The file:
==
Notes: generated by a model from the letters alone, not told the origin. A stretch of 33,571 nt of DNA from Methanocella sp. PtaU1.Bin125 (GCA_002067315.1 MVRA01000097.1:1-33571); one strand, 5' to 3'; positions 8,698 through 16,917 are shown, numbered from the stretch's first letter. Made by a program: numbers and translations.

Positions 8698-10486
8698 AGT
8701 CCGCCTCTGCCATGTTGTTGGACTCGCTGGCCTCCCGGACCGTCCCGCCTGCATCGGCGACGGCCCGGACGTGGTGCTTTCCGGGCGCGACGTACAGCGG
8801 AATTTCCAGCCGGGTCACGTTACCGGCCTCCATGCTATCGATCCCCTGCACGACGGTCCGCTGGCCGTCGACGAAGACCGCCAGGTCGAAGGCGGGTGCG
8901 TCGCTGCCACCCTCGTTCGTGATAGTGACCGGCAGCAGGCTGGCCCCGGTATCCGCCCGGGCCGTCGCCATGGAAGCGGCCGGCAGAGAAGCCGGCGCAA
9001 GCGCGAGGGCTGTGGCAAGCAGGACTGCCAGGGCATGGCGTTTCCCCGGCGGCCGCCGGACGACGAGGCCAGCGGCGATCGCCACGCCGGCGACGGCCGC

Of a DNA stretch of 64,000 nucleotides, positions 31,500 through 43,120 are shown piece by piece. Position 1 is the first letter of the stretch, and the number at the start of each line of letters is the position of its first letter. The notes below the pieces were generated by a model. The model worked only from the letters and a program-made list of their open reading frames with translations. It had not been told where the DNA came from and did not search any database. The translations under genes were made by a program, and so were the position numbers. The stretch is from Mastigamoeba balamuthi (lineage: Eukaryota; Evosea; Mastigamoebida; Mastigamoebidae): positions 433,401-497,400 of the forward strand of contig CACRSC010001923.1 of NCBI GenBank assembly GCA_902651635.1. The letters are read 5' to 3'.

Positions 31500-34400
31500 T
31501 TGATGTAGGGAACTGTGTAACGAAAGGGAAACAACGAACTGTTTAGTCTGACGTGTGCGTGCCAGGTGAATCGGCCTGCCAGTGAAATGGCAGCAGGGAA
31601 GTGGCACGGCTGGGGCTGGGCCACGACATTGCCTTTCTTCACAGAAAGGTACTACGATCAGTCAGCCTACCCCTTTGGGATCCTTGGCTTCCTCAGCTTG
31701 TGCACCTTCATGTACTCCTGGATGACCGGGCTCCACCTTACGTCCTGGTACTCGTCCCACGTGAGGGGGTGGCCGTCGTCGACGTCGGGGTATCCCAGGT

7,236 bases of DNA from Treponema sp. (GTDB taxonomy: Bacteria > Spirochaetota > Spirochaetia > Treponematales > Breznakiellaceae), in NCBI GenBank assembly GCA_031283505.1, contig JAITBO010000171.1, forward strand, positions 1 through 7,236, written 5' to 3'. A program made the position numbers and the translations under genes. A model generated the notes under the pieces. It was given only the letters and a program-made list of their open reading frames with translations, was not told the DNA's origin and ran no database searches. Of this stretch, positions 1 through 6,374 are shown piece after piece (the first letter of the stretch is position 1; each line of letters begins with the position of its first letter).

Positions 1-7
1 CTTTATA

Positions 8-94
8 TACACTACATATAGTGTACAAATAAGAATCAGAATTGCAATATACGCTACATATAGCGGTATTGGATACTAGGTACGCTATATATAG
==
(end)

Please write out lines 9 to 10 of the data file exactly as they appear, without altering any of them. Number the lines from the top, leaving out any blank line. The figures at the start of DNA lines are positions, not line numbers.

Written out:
Positions 31500-34400
31500 T